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Anthony Kim has given golf (and the Golfer Supremacy Rankings) a reason to live.
Anthony Kim has given golf (and the Golfer Supremacy Rankings) a reason to live. (PGA of America)

Anthony Kim, Rafael Nadal and Lorena Ochoa help Golfer Supremacy Rankings out of a grand funk

William K. WolfrumBy William K. Wolfrum,

Here at the Golfer Supremacy Rankings, 2008 has been a horrible year. We're downing Paxil like they're M&M's and feeling mighty low. We'd invested pretty much everything in Tiger Woods, and with the world's No. 1 golfer out for the season following knee surgery, our portfolio looks roughly the same as those who invested everything in an Enron/Countrywide daily double.

And it's not just Tiger being out that's left us in a pit of despair. Lorena Ochoa has slowed since her great start. Phil Mickelson ... well, who knows what's going on there? And to make matters worse, our sophisticated Golfer Supremacy Rankings supercomputer has had to be shelved for fuel economy reasons. We probably should have known better than to buy a supercomputer that uses premium gasoline.

So we've spent the last month or so in a grand funk railroad of sorts, licking our wounds. Yes, the Golfer Supremacy Rankings team has been reduced to a Tiger-less, super-computer-less group of funked-up wound lickers. It's not a pretty sight.

But we have decided to follow in the footsteps of John McCain and Barack Obama and dedicate ourselves to change. But unlike the two senators vying for the U.S. presidency, we have an actual plan for change, rather than just repeating the word "change" ad infinitum. We have found a way to defunkify ourselves, at last.

And it's all thanks to Anthony Kim, a young man who has started to make it plainly clear that he has higher aspirations than just being a talented golfer who's often in contention. No, Kim is a winner, and he has perked us up to the point of partying. Because if there's one thing we love here at the GSRs, it's hero-worshiping. And Anthony Kim may be the hero we need to turn our lives around.

Golfer Supremacy Rankings

1. Anthony Kim

Comments: He's still a long way from being an AK-47, but the man who wears a diamond-studded belt buckle with his initials on it in the final round has now officially worked himself up to an AK-2. After winning the Wachovia Championship earlier this year for his first career PGA Tour victory, Kim doubled his fun by winning the AT&T National at the Congressional Country Club. At just 23, Kim is now the first American golfer under the age of 25 to win twice on the tour since ... wait for it ... Tiger Woods. With a Ryder Cup spot and a slot in the World's Top-10 beckoning, golf - and the Golfer Supremacy Rankings - has found new reason to live. And that's A.o.K. by us.

2. Rafael Nadal

Comments: As if Tiger Woods' year couldn't get any worse, his super-friend Roger Federer saw his amazing streak of 65 consecutive victories on Wimbledon's grass come to an end at the hands of the talented Spaniard in the longest Wimbledon final match in history. And, ok, we understand that this is the "Golfer" Supremacy Rankings, but times are hard, so we're taking in some work from the Tennis Supremacy Rankings, just to make ends meet. And, heck, we're sports fans, so we know that the Nadal-Federer 2008 Wimbledon final was one for the ages, a block in what's looking to be another great sporting rivalry.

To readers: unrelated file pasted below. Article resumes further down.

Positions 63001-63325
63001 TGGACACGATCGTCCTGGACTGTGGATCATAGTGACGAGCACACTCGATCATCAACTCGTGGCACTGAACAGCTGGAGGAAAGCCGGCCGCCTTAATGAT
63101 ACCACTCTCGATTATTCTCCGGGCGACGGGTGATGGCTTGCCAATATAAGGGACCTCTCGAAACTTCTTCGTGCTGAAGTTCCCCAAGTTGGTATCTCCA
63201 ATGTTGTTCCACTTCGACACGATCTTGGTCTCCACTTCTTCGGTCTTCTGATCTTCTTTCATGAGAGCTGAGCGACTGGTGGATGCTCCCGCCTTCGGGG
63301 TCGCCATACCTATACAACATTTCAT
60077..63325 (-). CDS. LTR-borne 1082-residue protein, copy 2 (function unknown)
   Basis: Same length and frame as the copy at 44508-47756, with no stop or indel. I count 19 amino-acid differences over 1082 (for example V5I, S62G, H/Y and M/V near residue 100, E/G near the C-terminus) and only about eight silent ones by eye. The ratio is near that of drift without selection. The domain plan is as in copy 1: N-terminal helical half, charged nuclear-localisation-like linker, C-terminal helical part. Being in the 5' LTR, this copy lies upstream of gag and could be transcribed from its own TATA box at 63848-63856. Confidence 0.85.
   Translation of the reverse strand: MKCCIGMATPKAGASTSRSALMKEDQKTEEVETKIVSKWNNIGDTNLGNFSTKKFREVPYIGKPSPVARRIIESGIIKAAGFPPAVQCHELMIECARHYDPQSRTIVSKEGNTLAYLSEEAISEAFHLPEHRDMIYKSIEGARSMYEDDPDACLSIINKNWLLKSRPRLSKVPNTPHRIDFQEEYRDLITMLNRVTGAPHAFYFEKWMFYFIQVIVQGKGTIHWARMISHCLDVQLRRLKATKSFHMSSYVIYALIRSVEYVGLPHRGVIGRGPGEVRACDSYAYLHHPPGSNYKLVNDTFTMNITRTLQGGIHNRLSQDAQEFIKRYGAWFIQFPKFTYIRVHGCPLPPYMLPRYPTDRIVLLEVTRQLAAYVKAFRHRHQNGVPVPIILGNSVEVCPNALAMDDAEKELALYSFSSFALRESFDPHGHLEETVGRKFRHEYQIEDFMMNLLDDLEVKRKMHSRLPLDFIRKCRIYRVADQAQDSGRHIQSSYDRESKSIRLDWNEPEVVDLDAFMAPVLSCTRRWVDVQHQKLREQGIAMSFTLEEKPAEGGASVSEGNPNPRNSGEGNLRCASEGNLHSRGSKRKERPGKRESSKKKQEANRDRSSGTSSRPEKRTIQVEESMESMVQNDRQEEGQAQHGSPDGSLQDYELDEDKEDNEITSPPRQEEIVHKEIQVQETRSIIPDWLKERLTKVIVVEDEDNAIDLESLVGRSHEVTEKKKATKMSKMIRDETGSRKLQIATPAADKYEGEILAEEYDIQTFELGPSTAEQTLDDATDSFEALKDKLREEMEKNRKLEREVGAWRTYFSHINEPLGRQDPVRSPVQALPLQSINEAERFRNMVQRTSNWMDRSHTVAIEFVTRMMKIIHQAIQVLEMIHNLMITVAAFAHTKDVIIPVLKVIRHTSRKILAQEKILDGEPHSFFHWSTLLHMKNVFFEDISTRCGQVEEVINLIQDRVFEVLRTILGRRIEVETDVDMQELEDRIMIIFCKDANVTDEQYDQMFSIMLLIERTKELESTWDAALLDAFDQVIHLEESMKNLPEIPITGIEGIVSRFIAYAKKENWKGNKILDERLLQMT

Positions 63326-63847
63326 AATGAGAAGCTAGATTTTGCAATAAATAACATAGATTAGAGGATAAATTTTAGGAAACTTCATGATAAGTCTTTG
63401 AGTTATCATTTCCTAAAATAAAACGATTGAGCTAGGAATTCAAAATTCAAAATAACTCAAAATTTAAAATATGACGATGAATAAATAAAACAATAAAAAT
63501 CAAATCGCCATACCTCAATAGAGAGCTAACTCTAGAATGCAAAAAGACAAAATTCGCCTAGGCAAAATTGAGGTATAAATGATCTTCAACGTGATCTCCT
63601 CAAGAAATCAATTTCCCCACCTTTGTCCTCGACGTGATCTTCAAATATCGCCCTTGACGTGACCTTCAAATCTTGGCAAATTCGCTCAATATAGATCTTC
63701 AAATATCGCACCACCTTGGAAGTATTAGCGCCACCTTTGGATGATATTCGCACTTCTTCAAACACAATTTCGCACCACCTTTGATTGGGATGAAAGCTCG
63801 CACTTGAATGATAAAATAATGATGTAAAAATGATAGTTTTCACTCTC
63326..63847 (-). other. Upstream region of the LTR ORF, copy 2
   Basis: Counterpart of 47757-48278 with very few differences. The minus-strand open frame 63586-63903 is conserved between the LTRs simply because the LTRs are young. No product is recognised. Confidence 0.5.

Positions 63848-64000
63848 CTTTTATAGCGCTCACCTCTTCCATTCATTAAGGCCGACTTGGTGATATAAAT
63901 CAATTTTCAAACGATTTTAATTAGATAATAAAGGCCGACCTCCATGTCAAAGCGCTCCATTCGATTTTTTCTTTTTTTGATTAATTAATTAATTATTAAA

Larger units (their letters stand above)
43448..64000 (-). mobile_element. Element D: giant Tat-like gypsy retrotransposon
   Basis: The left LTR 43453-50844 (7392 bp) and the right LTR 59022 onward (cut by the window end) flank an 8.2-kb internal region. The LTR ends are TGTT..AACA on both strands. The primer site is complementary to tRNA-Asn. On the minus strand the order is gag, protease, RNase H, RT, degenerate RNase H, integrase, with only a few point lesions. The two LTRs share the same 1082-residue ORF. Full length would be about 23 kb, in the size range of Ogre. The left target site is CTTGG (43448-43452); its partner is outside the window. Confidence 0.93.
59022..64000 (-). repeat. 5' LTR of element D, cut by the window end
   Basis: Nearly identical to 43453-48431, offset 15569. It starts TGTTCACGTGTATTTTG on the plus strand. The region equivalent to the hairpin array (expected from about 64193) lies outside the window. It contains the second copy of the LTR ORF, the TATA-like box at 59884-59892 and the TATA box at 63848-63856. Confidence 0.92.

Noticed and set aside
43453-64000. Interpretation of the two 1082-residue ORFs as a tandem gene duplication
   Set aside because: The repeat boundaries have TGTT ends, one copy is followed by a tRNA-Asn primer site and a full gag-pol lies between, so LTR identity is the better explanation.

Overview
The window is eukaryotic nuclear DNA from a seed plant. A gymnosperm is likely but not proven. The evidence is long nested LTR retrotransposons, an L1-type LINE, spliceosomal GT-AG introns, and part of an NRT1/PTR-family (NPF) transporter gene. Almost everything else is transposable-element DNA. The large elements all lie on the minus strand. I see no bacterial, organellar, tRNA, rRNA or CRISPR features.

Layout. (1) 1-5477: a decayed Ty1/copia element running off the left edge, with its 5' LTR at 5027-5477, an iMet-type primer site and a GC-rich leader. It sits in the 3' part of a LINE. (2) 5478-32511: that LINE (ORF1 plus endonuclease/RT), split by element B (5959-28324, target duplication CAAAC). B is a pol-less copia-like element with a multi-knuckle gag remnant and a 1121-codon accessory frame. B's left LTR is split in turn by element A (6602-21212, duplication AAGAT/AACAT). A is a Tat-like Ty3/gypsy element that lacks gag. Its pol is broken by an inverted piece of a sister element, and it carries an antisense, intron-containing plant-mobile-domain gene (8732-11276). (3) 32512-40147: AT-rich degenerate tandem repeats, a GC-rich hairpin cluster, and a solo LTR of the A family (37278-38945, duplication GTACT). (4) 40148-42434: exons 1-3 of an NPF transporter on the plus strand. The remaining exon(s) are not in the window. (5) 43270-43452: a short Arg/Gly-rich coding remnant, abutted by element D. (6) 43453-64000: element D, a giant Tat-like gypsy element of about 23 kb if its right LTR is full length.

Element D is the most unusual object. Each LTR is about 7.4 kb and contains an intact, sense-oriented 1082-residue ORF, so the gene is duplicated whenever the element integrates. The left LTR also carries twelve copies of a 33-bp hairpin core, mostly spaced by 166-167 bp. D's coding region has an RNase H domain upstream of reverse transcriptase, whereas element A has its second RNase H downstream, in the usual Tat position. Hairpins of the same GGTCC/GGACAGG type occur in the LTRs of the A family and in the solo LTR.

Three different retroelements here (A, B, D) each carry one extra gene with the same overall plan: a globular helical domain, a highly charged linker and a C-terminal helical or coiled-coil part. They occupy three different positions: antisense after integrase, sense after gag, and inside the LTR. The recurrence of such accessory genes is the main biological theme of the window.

3. South Korean Golfers

Comments: Not long ago, an extremely wise man wrote a column telling the world to keep an eye on the South Korean ladies of the LPGA Tour. Since then, the South Korean contingent has won four of the last five LPGA tournaments. Seon Hwa Lee was the latest, as she won the horrifyingly named P&G Beauty NW Arkansas Championship, her second victory of 2008 and second in the last five tournaments. Add to that a win at the Women's British Open for Inbee Park and a win for Eun-Hee Ji at the Wegmans LPGA, and it's quite clear that the "Seoul Sisters" are back in winning form.

4. Lorena Ochoa

Comments: Sure, Ochoa lost in an exhibition skins match against Annika Sorenstam. But the fact is this: The two biggest stars got together in an exhibition match in Mexico and were paid handsomely for it, with Sorenstam taking home $165,000 and Ochoa $105,000. Without Ochoa, this event doesn't happen. So kudos to Annika for her exhibition triumph, but more kudos to Ochoa for single-handedly making women's golf a popular sport south of the U.S. border.

Random Factoid: To show his respect for Tiger Woods, after winning at Wimbledon Rafael Nadal has pulled out of his next tournament with a knee problem.

William K. Wolfrum keeps one eye on the PGA Tour and another watching golf vacation hotspots and letting travelers in on the best place to vacation. You can follow him on Twitter @Wolfrum.

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